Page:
One of the most eclectic neighborhoods in NYC has to be the streets of Chinatown. Located in downtown Manhattan (hop off the subway at Canal Street), this area is rich with food, shopping and entertainment and is home to one of the densest populations of Chinese immigrants in the Western Hemisphere.
You can spend an entire day wandering the streets and soaking in the culture and eating dim sum until you simply cant anymore. Here are some of my top picks for your exploration.
20 Elizabeth Street
Come here for the bustling Hong Kong style dim sum carts. This large banquet hall offers some of the best dim sum in the city. Bring your ticket up to the dim sum carts that interest you if you feel like you’re missing out on the good stuff that’s circulating around.
New Green Bo
66 Bayard St
This may possibly be the best Shanghai-style restaurant in town. The soup dumplings and vegetarian duck are delicious, and hearty food like casseroles topped with an egg crêpe filled with tiny shrimp, braised pork shoulder, or giant “lion’s head” meatballs are excellent winter meals. But the fried dumplings? Those are the stars of the show. Order them crispy, you will not be disappointed.
Great N.Y. Noodletown
If you’ve been out all night (perhaps taking on some karaoke) stop here for some late night munchies. Perfect for a hot bowl of noodles with roast duck after a night of bar-hopping.
Chinatown Ice Cream Factory
65 Bayard Street
Famously known throughout the city, this is a must stop for anyone with a sweet tooth. Try the Lychee flavor (my personal fav) or get one of the delicious sorbets!
90 E. Broadway
You wont find a Starbucks in this neighborhood, but if you’re looking for dessert through a straw, stop here for their watermelon with tapioca bubble tea. Bonus? They’re only about $2-$3.
This traditional Chinatown gate was dedicated in 1962 “in memory of the Americans of Chinese descent who lost their lives in defense of freedom and democracy.” The stout, Leninesque statue is Lin Ze Xu, a nineteenth-century anti-narcotics crusader and hero of the Opium Wars.
Museum of Chinese in the Americas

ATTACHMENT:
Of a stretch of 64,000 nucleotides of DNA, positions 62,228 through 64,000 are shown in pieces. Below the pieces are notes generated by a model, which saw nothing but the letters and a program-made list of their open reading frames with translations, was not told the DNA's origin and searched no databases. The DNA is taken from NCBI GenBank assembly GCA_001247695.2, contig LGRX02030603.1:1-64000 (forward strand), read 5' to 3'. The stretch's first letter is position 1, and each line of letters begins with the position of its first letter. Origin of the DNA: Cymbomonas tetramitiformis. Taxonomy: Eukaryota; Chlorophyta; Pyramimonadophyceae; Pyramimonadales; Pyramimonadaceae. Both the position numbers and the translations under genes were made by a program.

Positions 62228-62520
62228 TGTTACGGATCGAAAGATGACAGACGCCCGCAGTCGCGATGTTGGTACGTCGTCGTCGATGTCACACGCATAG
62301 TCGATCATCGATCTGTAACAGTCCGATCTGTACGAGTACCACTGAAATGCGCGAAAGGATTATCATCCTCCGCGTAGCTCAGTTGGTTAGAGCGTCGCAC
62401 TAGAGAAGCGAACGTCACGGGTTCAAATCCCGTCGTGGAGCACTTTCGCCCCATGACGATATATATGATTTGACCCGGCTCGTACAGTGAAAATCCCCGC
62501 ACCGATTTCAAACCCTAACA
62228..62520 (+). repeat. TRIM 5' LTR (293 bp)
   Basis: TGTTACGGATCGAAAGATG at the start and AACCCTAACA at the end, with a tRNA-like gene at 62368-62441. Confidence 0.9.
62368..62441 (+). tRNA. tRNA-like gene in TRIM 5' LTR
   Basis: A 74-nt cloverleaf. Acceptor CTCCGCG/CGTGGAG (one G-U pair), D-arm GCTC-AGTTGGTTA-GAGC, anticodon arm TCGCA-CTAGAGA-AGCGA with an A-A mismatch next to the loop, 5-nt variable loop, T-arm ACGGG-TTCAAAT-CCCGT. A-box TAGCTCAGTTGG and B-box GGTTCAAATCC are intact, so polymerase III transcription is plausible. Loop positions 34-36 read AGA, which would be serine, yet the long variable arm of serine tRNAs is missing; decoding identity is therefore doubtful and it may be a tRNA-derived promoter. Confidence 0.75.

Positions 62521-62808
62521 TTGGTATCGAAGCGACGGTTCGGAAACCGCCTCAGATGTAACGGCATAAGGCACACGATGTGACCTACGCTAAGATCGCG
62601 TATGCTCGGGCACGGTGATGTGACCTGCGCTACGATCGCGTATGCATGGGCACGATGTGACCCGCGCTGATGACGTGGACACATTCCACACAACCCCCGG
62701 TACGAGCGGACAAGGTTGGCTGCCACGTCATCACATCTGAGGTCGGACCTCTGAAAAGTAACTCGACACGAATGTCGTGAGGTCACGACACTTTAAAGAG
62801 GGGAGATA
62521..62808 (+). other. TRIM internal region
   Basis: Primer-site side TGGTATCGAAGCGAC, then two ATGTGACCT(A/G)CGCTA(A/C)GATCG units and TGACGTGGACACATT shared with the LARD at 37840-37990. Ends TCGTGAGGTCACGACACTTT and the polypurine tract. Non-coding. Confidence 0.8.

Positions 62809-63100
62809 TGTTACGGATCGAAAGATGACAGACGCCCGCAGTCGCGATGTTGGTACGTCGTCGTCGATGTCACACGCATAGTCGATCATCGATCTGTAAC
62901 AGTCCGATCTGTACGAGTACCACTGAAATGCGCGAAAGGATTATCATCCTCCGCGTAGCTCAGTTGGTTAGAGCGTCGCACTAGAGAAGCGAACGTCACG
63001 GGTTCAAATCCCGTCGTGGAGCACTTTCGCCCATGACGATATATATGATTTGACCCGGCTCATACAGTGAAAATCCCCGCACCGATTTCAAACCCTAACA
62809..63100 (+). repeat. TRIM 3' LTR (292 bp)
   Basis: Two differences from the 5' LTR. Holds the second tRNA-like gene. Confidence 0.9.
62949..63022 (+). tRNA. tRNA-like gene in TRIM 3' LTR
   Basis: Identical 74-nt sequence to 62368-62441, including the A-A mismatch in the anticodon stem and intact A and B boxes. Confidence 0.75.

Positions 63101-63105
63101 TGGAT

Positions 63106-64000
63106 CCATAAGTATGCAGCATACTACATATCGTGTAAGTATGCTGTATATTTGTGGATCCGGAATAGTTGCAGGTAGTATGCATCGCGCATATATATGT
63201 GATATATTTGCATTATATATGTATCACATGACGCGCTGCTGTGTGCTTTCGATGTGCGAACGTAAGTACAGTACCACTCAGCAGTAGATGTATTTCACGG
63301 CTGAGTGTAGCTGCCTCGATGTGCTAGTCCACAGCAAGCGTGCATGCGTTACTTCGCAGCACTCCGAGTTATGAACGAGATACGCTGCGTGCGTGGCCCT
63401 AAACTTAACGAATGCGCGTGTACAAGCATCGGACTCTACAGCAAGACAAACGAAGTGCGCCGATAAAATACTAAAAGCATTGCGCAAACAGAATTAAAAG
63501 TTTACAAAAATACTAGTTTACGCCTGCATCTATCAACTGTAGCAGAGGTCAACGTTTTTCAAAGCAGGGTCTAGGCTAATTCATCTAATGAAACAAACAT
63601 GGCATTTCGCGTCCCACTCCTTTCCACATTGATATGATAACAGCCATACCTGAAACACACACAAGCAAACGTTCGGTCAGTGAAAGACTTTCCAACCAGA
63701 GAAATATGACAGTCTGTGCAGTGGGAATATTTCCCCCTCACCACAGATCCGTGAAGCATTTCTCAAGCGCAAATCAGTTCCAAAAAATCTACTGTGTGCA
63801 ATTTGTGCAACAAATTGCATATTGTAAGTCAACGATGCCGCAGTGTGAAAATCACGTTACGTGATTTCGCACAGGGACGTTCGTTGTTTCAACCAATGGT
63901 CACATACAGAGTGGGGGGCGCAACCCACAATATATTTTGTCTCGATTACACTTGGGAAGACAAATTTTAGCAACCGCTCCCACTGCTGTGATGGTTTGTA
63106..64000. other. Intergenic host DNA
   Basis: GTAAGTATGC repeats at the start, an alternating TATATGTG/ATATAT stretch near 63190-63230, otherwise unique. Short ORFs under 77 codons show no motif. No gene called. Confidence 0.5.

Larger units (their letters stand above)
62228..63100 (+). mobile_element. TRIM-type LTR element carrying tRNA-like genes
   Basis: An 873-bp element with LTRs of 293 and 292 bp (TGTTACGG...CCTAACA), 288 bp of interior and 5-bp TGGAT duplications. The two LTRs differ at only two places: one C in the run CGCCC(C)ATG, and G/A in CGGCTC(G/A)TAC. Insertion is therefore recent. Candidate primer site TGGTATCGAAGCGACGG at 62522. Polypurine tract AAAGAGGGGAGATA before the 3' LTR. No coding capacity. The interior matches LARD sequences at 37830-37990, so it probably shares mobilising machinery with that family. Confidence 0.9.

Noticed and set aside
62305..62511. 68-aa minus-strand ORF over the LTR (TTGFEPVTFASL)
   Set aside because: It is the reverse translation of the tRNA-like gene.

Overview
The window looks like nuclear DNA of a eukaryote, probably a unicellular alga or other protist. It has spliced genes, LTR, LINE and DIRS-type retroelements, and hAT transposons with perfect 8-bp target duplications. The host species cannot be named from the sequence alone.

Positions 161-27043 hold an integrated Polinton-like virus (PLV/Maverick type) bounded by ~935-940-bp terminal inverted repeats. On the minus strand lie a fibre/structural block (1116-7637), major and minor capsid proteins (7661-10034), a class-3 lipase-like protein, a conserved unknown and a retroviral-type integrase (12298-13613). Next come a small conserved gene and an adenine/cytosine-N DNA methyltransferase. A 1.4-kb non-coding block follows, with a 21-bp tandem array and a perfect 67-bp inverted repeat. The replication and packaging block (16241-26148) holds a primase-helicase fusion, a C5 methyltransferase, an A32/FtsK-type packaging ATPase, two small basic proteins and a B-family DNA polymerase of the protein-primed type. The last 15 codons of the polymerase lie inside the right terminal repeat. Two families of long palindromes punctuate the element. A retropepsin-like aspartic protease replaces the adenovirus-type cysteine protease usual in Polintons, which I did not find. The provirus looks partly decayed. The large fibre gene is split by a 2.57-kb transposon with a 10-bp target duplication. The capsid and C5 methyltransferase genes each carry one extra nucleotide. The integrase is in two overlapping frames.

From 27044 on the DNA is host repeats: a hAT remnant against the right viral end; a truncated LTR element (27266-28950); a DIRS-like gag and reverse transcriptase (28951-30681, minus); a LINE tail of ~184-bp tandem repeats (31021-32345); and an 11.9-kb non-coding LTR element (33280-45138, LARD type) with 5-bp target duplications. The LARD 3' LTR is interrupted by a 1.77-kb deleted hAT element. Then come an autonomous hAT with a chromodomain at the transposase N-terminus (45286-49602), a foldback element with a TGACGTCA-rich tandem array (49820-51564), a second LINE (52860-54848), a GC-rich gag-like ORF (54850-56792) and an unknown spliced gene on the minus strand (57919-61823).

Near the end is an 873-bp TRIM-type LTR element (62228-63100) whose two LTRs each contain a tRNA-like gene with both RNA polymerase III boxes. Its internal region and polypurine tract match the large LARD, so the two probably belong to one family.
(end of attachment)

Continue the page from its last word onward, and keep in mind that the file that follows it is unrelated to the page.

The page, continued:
70 Mulberry Street
The Museum of Chinese in the Americas (MoCA) is the first full-time professionally staffed museum dedicated to reclaiming, preserving, and interpreting the history and culture of Chinese and their descendants in the Western Hemisphere. Swing by on Thursdays, when the museum stays open late and admission is free.
Mahayana Buddhist Temple
133 Canal St.
The temple is free and open to the public, and offers a large meditation area with plenty of space to rest and reflect under a 16-foot-high golden Buddha. While the giant Buddha is the temple’s main attraction, don’t miss the series of intricate ivory carvings on display in the second-floor shop.
45 Mott St
Don’t be intimidated by the dark, underground location and karaoke diehards there to sing high-pitched Chinese pop. This is a chance for a true Lost in Translation experience. To avoid long waits at peak hours (around midnight), reserve one of Galaxy’s glowing karaoke rooms. Room charge: $50 an hour Fridays and Saturdays nights.
“Gucci, Prada, Chanel, Coach?” Chinatown is known for its street vendors selling items (knock off’s) of designer handbags, sunglasses, jewelry and perfumes. First sign of law enforcement and these guys are off. But the deals are great and items, well, as close to a Chanel that some of us will ever get.
Pearl River Mart
With 30,000 square feet of space, there’s more to buy than you can possibly imagine: soy sauce, teapots, medicinal herbs, underwear, musical instruments, embroidered silks by the yard, Chinese checkers sets, pencils, Buddha statues. A true cultural shopping experience. Be sure to head up to the third floor, where you’ll find the largest gallery of Oriental furniture in Chinatown.
75 Mott St.
Ten Ren is the largest tea company in Taiwan and this Chinatown outpost features a broad range of indigenously grown loose-leaf teas, like King’s Tea, a blend of oolong and ginseng, and its seasonal Spring Tea, a light, floral green oolong harvested in limited quantities. With five grades of jasmine tea alone to choose from, the selection here can be overwhelming, so let the staff guide you. Call ahead to schedule a traditional tea ceremony for up to 10 guests and enjoy a sampling of two teas of your choice, as well as information on the tea’s origins and proper brewing techniques.
Need help finding your way around? Here’s a map to get help you get to where you need to go!
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